With the dairy industry Mandatory Code of Conduct expected any day now, it is crucial that we as an industry do what we can to get it right.
Whilst consultation on the code has been long and arduous, once it is implemented the legislation will be here to stay.
United Dairyfarmers of Victoria (UDV) has provided numerous submissions and met with key stakeholders over many months to ensure the voices of Victorian dairy farmers are heard.
UDV has called for dairy farmers to not be subject to the same penalties as processors.
Penalties need to be reflective of the capacity to pay; it is simply unfair to expect a farmer to pay the same amount as a large corporate processing business.
Our submission also called for 'good faith' provisions to apply to all dairy processors in the industry.
If a dairy farmer milking 80 cows has to abide by 'good faith' provision in the code, then a processor operating under $10 million turnover should too.
UDV believes that processors should be required to release non-exclusive Standard Form Agreements annually, and that farmers should have the option to negotiate for an exclusive agreement.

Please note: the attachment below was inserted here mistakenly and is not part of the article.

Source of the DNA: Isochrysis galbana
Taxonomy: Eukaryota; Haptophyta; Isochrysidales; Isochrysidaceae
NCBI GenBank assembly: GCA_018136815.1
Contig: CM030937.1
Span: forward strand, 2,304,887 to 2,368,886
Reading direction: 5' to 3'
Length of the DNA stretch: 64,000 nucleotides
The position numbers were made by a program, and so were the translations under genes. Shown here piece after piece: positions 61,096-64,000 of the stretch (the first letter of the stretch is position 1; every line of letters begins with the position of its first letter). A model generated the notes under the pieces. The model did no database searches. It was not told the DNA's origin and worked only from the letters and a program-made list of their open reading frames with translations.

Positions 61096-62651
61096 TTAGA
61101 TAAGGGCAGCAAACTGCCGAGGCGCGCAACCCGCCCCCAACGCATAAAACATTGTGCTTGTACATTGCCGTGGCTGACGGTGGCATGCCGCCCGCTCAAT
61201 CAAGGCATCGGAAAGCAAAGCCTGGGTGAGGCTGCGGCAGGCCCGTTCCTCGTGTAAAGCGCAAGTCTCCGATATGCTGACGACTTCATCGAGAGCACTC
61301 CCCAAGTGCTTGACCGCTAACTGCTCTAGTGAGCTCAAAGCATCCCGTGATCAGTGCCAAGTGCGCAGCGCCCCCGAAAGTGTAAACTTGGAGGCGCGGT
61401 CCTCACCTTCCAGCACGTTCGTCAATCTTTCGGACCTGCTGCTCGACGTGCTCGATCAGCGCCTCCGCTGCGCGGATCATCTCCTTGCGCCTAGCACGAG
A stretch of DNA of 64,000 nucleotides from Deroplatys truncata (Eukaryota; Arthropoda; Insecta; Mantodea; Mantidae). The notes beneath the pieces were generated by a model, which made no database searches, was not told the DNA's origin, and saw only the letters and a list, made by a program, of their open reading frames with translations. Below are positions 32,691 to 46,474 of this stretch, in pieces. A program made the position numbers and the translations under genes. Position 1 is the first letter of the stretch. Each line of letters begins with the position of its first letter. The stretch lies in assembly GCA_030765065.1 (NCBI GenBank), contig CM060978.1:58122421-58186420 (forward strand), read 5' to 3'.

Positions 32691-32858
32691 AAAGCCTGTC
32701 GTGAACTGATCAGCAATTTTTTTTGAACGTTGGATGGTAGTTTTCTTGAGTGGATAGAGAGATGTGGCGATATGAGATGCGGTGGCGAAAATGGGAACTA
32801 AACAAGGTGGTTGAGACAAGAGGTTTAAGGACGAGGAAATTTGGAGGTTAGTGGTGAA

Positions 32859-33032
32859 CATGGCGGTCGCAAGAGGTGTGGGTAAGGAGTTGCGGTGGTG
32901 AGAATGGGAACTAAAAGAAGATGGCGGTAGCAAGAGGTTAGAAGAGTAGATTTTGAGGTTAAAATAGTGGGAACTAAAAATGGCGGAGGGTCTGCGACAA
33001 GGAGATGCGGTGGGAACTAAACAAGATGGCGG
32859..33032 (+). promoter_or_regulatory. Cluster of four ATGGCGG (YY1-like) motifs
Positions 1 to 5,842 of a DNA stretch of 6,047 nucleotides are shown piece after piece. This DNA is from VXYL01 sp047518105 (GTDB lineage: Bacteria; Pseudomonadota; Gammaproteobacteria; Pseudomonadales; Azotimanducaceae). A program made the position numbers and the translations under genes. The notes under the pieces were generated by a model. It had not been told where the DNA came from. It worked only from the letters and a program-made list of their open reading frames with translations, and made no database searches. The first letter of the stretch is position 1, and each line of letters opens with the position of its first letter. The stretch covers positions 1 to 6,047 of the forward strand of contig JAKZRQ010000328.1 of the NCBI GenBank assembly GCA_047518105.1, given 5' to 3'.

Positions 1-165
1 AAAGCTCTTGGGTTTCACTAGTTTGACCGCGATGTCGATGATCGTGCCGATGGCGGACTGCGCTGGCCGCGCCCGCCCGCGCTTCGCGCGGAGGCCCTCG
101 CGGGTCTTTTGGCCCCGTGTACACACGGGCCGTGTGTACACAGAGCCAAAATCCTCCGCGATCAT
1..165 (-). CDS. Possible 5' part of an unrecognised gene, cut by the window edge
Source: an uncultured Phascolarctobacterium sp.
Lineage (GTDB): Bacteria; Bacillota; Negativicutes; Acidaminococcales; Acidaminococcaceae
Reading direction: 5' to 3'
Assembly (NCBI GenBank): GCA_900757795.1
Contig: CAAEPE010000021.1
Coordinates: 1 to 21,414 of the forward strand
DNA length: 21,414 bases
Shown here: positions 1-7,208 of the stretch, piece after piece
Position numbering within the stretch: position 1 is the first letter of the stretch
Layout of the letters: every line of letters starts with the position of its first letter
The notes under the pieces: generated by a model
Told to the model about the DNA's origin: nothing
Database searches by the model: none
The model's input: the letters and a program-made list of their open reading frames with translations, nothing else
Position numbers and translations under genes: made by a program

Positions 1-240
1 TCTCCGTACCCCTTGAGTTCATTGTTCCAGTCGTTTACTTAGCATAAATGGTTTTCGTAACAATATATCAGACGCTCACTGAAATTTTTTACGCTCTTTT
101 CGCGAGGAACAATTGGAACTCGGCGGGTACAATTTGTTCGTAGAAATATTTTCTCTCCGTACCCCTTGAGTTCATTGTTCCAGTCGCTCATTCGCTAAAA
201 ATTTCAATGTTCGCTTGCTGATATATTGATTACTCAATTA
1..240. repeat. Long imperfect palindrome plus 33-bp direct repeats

This will allow for innovative pricing models, such as a digital milk trading platform.
UDV also called for a ban on unilateral variations to contracts, combining exclusive supply and tier pricing to be prohibited, a standardised 14-day cooling off period and a mandatory requirement for milk supply agreements to provide for mediation.
Industry did find many loopholes in the Mandatory Code exposure legislation.
However, UDV with the other State Dairy Farmer Organisations (SDFOs) and Australian Dairy Farmers, has worked with government to strengthen the code to help ensure that provisions were in place to protect farmers.
With many areas strengthened, the code should protect industry from ever landing in the dark place we found ourselves in 2016.
It was pleasing to see industry work together in a unified approach to start rebuilding trust along the supply chain.